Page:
The Organizer Lady™ makes it easy for readers to develop strategies for mess-free living. Author of the best-selling Messies Manual, Sandra Felton shares her insight on the best ways to bring out the hidden beauty in messy houses. Included in this comprehensive guide to “cleaner living” are 100 little-known housekeeping tips, inspiring testimonies from recovering Messies, strategies for living with a disorganized people, and action plans to help win the clutter war. With enthusiasm and humor, Felton makes housekeeping easier and less overwhelming for the organizationally challenged.
Felton believes that there are two kinds of people, Cleanies and Messies. Right off the bat, that term, Messies, offended me. It is negative even though she tried to define them as busy people that have been overwhelmed or perfectionists that just give up with the size of the task.
Still, even after being constantly offended by the terminology, I carried on. Part 5, Interior Design for the Messie, had some of the best tips I have ever read on figuring out your style and decorating. If you have ever been stumped on just how to start with décor, this was great! The idea of starting from scratch is intimidating for people and it can be hard to trust your instincts. The book suggests collecting the things, colors, and fabrics that really speak to you, finding the things that they have in common, then running with that. Living Organized also reminds you to keep reality in mind when decorating. A white silk couch isn’t a good idea when you have three toddlers and a black dog, for example.
I was all ready to forgive being called a Messie and make some changes until I read the chapter titled, Dear Husband, A Letter to the Husband of the Messie. If I hadn’t been reading this on my iPod, it would have been thrown across the room and most likely burned in effigy. I have never had such a visceral reaction to ANY book before.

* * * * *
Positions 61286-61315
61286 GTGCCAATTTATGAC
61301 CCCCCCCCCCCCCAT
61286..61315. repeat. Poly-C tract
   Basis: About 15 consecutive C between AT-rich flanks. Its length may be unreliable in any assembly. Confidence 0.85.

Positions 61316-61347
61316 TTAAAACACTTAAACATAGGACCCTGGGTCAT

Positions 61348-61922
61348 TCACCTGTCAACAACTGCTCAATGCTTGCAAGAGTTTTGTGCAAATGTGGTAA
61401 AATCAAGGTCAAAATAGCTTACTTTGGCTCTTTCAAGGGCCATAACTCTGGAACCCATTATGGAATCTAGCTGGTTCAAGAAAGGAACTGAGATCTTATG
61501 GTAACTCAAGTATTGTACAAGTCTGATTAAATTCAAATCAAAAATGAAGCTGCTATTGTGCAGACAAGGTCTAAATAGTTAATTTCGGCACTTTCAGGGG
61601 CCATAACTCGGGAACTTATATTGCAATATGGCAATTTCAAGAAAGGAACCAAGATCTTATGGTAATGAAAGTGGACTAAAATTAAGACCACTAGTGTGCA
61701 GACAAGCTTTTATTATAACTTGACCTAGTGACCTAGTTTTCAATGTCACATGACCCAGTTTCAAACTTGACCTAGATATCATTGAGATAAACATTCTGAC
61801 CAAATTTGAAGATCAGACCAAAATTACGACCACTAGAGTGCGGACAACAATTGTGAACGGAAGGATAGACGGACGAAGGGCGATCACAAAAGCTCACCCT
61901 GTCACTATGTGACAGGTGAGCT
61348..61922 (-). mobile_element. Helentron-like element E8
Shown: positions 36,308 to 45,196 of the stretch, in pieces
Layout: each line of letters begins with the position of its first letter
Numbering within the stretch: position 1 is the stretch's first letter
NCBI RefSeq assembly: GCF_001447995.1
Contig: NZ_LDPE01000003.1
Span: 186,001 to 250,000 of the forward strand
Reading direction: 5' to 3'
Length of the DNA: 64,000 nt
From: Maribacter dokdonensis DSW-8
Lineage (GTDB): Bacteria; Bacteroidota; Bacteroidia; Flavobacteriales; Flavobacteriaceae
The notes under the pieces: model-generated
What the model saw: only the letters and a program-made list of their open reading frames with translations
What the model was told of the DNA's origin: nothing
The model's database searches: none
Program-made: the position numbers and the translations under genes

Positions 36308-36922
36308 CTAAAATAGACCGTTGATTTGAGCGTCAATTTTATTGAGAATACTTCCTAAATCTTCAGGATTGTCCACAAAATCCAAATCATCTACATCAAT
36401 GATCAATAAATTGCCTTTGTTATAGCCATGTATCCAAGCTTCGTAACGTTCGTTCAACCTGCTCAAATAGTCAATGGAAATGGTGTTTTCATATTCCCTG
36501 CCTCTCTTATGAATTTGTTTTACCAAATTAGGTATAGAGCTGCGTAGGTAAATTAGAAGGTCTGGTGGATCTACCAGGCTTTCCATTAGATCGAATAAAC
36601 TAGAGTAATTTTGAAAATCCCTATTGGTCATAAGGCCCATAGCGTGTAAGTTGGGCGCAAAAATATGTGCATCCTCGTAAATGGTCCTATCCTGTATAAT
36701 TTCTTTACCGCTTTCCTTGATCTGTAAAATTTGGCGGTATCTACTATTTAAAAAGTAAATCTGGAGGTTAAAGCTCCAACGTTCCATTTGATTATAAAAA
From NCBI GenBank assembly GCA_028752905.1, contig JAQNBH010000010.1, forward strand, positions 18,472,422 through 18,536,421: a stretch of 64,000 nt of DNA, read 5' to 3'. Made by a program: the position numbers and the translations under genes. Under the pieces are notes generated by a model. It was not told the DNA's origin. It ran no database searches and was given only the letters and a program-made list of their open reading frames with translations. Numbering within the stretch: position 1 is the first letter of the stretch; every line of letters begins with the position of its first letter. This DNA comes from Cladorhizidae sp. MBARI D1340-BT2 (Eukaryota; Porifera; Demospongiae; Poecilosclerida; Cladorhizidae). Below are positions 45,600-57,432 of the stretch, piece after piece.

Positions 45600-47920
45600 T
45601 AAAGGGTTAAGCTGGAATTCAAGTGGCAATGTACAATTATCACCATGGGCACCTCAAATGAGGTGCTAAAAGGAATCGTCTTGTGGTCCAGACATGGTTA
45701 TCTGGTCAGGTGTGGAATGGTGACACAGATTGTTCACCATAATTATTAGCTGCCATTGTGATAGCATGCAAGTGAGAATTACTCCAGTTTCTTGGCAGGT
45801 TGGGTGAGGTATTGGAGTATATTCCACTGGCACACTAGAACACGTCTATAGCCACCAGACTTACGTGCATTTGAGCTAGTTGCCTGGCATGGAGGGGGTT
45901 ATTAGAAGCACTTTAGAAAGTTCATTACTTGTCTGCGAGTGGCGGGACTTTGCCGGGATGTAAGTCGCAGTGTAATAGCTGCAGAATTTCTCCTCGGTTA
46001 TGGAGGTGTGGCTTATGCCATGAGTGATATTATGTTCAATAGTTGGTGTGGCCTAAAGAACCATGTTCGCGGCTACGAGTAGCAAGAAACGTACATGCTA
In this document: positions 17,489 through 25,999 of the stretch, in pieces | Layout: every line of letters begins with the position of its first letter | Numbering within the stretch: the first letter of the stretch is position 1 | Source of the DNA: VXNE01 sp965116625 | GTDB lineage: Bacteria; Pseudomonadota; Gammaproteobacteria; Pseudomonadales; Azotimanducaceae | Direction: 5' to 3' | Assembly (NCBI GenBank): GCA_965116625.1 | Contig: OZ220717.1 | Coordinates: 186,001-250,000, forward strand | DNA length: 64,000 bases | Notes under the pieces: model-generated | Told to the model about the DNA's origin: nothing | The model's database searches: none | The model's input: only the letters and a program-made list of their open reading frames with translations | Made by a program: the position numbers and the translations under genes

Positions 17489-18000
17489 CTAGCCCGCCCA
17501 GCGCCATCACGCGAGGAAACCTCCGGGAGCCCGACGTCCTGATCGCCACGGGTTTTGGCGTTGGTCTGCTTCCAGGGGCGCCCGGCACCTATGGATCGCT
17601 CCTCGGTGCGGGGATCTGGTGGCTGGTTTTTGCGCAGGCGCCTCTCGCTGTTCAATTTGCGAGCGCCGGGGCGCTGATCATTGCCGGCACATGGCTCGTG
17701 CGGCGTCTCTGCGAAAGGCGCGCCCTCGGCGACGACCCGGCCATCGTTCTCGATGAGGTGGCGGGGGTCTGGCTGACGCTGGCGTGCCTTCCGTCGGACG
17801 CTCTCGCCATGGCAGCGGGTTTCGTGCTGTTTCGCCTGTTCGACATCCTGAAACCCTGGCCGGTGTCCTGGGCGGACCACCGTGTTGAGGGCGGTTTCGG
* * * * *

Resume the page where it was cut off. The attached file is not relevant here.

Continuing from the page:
Let me just give you a taste.
“You resent the condition of the house in which you are forced to live and imagine that the homes of other men returning home from work are havens of rest and order. “
“You felt that surely her pride as a wife and mother- as a woman- would help her overcome this chronic state……Surely if she cared more about you and the children or understood how important it was to you, she would try harder.”
My long hidden feminist hackles came out with a vengeance with this chapter. I don’t know about you, but I see a marriage as a team and the freaking messes don’t create themselves. While I work from home and accept that it means that I am the chief cook and bottle washer, that doesn’t mean that I am the maid. This may have been acceptable in the 1950’s, but it isn’t going to happen in my house today.
I got this for free on the Kindle and it was worth what I paid for it. There, I am off my soap box.
Living Organized by Sandra Felton